He wins the peace, breaks down the walls, defeats the forces of evil with the most revolutionary weapon known to humanity—infinite love. “While we were still enemies… Christ died.”
You want peace? It starts by yoking yourself with the Prince of Peace. But be careful, You’ll find yourself going to parties with people you didn’t think you’d like, visiting seniors who are lonely, and sharing a drink with someone whose theology is, by your standards at least, “off”. You’ll find yourself looking for ways to bless those around with little thought of whether they’re ‘worthy’, agree with you, or even like you. Your fear will be melting away like a spring thaw. Love will blossom. And the tomb that held your bitterness, rancor, and pride, especially your religious pride—well you’ll wake up one Sunday spring morning and find it: empty.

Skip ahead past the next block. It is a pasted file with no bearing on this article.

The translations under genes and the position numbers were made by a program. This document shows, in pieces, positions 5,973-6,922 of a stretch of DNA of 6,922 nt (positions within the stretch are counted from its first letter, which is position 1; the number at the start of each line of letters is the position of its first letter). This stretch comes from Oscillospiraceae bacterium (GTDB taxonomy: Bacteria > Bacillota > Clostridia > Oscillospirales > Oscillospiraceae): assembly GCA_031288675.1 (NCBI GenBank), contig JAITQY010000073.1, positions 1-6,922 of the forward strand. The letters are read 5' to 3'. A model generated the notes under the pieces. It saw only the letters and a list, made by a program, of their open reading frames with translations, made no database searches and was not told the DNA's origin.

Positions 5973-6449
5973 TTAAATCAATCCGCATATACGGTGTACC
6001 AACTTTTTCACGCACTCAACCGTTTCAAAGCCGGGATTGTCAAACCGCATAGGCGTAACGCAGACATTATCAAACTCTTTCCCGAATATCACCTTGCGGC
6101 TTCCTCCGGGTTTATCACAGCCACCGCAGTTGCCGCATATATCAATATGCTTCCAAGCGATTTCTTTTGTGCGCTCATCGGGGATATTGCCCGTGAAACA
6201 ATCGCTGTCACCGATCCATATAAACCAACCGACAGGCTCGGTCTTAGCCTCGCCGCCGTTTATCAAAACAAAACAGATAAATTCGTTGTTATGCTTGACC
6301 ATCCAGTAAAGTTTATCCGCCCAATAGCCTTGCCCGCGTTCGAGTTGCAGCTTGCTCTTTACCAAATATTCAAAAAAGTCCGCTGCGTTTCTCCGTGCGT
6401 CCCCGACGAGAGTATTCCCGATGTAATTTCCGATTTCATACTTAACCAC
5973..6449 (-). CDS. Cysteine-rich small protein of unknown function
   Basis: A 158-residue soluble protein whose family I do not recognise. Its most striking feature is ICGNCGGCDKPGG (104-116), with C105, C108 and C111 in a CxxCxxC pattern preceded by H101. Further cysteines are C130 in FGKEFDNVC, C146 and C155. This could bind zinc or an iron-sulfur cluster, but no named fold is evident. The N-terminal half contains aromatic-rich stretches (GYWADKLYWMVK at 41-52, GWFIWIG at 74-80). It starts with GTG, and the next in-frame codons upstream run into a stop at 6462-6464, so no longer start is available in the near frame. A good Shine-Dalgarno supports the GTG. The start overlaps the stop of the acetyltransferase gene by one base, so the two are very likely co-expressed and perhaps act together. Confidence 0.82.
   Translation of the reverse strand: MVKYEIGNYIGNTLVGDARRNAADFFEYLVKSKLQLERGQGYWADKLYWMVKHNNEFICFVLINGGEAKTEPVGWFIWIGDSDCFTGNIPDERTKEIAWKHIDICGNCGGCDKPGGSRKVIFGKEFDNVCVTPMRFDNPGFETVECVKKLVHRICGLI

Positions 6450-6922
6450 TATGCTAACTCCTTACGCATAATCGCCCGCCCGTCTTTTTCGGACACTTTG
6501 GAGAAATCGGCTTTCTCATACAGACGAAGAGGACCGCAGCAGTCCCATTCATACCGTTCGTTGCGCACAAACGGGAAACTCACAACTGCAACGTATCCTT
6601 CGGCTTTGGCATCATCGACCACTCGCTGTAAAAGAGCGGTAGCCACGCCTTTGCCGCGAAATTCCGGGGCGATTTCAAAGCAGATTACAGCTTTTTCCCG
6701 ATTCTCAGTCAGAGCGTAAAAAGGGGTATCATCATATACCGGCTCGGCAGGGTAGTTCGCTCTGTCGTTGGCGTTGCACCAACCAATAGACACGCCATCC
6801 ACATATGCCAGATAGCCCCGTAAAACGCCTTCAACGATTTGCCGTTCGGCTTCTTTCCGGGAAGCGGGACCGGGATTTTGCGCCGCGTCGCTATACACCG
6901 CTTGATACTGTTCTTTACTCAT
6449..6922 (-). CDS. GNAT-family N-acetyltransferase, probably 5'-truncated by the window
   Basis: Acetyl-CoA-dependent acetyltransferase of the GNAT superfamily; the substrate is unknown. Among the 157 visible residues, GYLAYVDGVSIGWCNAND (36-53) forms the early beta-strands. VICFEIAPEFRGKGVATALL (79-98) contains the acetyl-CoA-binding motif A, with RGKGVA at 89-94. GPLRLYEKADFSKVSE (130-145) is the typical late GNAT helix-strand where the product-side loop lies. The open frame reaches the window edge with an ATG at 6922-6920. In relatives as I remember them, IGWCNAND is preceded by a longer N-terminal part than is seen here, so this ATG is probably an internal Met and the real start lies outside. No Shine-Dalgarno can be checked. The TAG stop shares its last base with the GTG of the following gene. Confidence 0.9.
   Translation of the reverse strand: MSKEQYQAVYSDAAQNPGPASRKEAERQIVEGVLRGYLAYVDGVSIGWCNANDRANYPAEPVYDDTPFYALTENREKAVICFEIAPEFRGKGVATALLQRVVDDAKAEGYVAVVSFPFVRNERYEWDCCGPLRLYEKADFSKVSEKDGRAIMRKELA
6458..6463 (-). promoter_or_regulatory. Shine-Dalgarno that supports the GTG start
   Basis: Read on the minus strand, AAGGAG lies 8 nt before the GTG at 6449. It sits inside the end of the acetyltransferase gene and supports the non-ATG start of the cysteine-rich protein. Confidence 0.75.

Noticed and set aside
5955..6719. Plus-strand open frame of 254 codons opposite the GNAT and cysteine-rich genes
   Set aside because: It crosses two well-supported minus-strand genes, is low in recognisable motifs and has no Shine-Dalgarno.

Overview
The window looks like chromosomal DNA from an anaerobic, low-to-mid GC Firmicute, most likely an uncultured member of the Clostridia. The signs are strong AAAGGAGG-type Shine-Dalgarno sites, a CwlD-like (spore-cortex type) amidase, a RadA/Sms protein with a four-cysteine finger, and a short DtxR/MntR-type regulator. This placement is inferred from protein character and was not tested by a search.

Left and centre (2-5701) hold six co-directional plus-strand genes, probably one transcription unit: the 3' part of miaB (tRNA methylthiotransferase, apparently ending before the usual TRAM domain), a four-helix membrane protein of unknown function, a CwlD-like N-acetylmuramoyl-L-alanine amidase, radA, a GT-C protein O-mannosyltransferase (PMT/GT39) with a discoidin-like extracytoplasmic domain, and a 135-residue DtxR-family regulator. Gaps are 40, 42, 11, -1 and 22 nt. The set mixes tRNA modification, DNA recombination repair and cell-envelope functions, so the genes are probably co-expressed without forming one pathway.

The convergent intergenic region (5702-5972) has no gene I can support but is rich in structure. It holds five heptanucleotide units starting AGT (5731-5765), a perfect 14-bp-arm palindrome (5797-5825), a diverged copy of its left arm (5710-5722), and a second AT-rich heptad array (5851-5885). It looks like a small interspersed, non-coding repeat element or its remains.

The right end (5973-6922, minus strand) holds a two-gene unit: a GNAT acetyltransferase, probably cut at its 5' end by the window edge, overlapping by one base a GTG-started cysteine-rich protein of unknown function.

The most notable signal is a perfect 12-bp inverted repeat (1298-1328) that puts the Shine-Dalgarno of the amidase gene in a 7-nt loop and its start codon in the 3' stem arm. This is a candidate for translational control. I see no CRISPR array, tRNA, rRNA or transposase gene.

Peace. Don’t let your hearts be troubled.
I didn’t even know I’d lost anything. This is a hazard of business maybe. We handle “God stuff” all the time, planning weddings, funerals, details, staffing issues, budgets, parking hassles with neighbors, potentially divisive theological issues bubbling under the surface, meetings, more meetings, and a few more meetings after that. In the midst of all that there are sermons to prepare, preaching to do, young pastors to equip through one-on-one and group meetings. It’s all there, but for any of these elements to have real meaning, they need to be infused with the grace and peace of Christ, as if Christ himself is in the midst of the decision, encounter, transaction, meeting.